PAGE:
Shane Dorian

“This barrel was probably the best wave of the year so far,” says Layer. “It might not have been the tallest wave, but sometimes a 20-footer can be much gnarlier than a 40-footer at Jaws. It had a lot of water behind it. We’ve all seen waves like that out there, but it takes a lot of balls to take off really, really deep like Shane did. It looked like a closeout from the channel. It was a full Hail Mary, but he’s the only one who could look at a wave like that and think that it might be makeable. It wasn’t a perfect barrel by any means; it was bumpy and there were chandelier sections. For him to draw a line through all of that on a wave that big and that heavy was pretty next level. I actually thought I was in position for the wave, but I turned and he was literally 100 feet deeper than me. I was like, ‘I got it!’ but he made us all look stupid.” Photo: Aeder

Aaron Gold

“Every time Aaron paddles out at Jaws, he’s really nonchalant, almost like he was expecting something bigger or heavier. But on this day, he was really stoked and seemed like he wanted to be out there more than anyone else. You could just tell he was going to catch the biggest wave of the day. And as soon as he paddled out, he got it. He didn’t make the wave, and usually I think that making the wave should be the most important thing in big-wave surfing, but he made so much of it. He’s the only one who could have caught that kind of wave and you knew he was going to be OK. He’s also the only person who would even consider not pulling the tab on their inflation vest. I think everyone else would have pulled their vest before they even fell on a wave that size. But ever since the very first paddle sessions at Jaws, Aaron’s been out there hunting the biggest waves. It was almost like that wave was meant to be for him.” Photo: Aeder

Kai Lenny

“Kai got this barrel before the start of the Pe’ahi Challenge. It was one of the first waves to kick off the season, and I think it set the tone for the rest of the year. It was really windy that day, which made catching a wave really hard. I watched it from behind, and Kai was really deep and the wave was really big. Honestly, it was one of the most underrated rides all year at Jaws, but I think it was one of the best barrels of the season. This wave kind of shows Kai’s whole approach at Jaws and how committed he is. Every single swell, he catches more waves than anyone and scores some of the best waves. Plus, he probably surfs five hours longer than anyone else.” Photo: Pompermayer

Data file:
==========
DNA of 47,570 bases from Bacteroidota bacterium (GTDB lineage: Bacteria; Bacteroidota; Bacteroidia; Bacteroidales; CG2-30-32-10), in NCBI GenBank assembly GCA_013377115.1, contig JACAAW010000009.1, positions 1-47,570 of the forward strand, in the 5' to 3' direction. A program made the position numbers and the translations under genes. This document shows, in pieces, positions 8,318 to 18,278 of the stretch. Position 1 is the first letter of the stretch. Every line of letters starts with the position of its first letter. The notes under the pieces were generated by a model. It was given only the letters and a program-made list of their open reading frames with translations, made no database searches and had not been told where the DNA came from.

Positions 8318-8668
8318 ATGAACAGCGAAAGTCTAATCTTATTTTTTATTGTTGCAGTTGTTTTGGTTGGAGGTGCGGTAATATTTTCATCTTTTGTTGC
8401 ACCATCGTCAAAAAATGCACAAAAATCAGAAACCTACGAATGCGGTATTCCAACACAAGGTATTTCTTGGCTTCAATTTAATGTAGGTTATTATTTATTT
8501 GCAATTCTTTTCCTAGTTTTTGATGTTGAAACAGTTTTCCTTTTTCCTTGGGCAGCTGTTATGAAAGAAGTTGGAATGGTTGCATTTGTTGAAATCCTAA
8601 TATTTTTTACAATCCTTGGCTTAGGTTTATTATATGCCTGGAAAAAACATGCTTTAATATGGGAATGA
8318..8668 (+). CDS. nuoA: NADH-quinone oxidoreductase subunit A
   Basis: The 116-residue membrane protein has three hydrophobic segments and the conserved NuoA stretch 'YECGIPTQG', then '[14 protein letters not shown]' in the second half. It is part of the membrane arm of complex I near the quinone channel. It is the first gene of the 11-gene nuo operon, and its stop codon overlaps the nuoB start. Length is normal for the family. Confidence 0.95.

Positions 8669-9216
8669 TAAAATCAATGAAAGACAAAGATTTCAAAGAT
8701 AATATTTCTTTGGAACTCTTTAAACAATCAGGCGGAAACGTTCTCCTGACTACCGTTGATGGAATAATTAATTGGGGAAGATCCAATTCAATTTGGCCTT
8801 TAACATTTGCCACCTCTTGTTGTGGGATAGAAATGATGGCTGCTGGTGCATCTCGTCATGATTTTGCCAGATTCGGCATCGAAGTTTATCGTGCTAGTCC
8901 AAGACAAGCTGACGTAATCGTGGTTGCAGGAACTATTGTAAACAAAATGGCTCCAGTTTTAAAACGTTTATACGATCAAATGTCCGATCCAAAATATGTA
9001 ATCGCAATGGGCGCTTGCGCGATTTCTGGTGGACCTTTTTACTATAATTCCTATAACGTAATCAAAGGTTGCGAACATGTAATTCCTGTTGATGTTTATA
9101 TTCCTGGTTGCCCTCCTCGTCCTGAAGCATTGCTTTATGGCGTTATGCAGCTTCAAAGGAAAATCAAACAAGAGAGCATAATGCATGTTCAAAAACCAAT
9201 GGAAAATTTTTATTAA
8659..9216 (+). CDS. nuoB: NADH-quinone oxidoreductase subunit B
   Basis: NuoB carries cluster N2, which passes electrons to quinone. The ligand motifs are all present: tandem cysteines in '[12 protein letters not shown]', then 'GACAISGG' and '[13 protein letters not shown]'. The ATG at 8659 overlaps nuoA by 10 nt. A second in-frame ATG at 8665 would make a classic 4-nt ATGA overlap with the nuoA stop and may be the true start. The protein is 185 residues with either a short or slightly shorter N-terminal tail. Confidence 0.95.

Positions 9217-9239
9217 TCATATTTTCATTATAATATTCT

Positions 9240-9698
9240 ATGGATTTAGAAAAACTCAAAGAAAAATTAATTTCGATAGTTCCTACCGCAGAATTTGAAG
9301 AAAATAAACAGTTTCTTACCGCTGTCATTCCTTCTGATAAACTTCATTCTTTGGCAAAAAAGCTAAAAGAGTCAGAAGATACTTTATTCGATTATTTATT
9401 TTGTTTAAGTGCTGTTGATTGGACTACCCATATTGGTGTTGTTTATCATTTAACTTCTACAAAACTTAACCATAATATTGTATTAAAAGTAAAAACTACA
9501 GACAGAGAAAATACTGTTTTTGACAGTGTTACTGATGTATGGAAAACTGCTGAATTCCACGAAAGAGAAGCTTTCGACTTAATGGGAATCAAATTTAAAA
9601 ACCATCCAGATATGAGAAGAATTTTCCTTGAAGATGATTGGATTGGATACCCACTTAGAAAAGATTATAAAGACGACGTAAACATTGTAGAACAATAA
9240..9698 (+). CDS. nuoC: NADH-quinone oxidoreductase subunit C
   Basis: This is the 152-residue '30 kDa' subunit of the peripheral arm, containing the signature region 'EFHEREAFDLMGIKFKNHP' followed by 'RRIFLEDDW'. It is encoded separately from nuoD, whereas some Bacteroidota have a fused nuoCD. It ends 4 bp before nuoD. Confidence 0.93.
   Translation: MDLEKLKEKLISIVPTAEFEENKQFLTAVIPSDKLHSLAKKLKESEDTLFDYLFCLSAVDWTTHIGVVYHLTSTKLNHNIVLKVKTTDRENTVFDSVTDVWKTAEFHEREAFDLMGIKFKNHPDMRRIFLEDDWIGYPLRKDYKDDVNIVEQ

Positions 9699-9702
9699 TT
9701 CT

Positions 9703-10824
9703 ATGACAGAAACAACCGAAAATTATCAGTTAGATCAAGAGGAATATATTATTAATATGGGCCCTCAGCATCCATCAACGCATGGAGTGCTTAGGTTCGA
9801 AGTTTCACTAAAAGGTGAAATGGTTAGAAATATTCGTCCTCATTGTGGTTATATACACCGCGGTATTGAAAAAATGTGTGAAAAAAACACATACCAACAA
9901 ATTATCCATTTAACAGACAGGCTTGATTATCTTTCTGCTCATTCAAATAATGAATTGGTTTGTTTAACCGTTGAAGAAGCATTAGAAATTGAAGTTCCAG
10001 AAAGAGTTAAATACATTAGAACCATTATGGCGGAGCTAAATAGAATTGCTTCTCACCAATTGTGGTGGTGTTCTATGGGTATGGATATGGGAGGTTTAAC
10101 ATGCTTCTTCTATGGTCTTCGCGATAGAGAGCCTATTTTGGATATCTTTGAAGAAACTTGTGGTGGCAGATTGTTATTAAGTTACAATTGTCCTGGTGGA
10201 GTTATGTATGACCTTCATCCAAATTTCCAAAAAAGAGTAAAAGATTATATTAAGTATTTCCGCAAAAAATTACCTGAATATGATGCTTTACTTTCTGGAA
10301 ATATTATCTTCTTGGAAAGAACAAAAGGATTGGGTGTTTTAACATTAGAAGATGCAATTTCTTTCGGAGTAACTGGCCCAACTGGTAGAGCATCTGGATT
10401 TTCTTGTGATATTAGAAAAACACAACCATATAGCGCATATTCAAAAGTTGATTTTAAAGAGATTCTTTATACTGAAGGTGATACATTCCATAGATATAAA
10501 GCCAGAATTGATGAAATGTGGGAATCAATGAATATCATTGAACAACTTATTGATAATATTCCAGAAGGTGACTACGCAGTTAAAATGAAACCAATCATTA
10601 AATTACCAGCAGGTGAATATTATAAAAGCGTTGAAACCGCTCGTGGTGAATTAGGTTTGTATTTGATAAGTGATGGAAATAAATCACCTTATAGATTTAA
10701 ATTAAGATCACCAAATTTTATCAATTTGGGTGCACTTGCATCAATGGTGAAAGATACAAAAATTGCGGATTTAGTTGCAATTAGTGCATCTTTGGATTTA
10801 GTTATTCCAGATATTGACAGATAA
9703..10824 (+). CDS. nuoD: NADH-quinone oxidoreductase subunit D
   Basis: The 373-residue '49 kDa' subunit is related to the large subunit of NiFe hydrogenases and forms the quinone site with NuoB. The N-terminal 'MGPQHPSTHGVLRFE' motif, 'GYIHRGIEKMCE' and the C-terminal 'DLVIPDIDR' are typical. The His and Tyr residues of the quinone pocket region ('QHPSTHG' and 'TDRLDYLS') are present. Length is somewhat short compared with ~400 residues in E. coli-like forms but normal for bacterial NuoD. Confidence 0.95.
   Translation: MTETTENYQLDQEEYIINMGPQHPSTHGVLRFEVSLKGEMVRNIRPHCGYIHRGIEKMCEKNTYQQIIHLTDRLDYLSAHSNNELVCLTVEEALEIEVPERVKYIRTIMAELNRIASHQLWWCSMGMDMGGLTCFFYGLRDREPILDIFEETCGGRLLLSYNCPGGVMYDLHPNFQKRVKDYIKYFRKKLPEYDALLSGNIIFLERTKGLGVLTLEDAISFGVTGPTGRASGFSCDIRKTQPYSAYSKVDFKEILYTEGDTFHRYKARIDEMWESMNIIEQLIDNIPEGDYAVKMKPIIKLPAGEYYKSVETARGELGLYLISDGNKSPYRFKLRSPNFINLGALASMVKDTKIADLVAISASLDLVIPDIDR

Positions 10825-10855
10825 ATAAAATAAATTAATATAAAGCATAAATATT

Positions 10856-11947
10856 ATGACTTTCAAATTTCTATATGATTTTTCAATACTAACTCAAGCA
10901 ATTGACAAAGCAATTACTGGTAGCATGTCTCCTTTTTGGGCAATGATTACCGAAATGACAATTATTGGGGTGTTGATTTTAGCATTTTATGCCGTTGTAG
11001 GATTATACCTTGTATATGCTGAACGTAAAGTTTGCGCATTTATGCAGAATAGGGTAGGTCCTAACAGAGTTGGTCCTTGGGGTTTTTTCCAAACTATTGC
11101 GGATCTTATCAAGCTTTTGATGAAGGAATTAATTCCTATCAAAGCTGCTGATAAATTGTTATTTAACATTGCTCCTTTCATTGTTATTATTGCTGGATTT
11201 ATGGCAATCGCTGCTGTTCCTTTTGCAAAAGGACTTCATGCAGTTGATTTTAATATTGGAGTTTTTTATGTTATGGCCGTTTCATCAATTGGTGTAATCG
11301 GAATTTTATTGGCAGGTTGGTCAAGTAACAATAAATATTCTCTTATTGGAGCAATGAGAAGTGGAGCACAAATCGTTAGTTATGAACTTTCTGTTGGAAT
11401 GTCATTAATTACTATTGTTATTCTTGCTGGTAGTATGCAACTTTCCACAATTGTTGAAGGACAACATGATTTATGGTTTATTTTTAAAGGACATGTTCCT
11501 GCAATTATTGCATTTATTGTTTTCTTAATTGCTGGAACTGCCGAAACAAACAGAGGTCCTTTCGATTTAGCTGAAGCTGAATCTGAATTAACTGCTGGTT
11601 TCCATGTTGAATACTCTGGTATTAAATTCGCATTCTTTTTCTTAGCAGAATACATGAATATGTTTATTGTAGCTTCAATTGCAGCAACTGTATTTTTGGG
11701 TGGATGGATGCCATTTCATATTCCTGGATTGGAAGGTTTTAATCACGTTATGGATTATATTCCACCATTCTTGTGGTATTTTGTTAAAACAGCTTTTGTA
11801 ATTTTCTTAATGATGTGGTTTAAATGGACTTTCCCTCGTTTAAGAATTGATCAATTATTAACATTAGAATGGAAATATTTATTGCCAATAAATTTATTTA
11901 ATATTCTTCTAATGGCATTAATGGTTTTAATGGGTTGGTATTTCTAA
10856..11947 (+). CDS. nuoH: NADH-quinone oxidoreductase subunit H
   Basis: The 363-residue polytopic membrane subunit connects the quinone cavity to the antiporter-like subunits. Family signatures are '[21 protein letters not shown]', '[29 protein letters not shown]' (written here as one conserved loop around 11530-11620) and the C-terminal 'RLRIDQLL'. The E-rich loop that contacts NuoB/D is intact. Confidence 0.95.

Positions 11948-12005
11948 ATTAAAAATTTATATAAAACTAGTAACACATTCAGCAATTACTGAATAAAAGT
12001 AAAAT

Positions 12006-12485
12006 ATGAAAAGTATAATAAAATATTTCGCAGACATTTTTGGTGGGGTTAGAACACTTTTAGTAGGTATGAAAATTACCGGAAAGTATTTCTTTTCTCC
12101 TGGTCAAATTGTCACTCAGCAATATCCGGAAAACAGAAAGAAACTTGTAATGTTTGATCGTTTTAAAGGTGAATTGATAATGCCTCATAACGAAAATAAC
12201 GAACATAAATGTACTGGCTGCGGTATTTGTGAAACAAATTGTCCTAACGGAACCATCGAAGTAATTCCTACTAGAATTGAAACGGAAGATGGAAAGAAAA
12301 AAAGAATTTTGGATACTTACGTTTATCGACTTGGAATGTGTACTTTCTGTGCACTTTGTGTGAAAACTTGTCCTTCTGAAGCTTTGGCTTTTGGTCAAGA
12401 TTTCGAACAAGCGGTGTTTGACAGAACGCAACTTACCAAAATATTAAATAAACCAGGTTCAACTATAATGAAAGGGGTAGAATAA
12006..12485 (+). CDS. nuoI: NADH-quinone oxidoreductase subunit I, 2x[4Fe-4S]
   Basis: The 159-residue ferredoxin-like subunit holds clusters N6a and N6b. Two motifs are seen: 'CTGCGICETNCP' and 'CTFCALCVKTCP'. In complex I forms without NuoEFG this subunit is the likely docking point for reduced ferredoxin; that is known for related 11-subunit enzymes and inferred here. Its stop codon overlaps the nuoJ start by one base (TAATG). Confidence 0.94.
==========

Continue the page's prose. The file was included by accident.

Mark Healey

“So many people send it on the left at Jaws and don’t make it, but I think this was one of the best lefts ever ridden out there. Besides Pedro Calado’s left, Mark’s was one of the biggest lefts I’ve ever seen. It wasn’t an easy ride, either. He took off and then went around two full sections. On the left, the risk-to-reward ratio is just a little more imbalanced. It’s much riskier and it’s way harder to get one of those great waves, but those waves are still out there. Mark showed the potential of the Jaws left and how people can ride it well.” Photo: Pompermayer

Ian Walsh

“I think this wave, where he airdropped out of the barrel, is kind of symbolic of Ian’s entire year. More than anyone else, he’s made an effort to be on every single swell. He’s caught some of the best waves during each session, and this was one of them. He probably got more good waves this year than most people do in five years, and I think it has a lot to do with his headspace. I think that in big-wave surfing, when you have a bad session, you’re more likely to have a bad session the next time, and vice versa. Performance snowballs like that. This year, each of Ian’s sessions was better than the one before.”
Photo: Pompermayer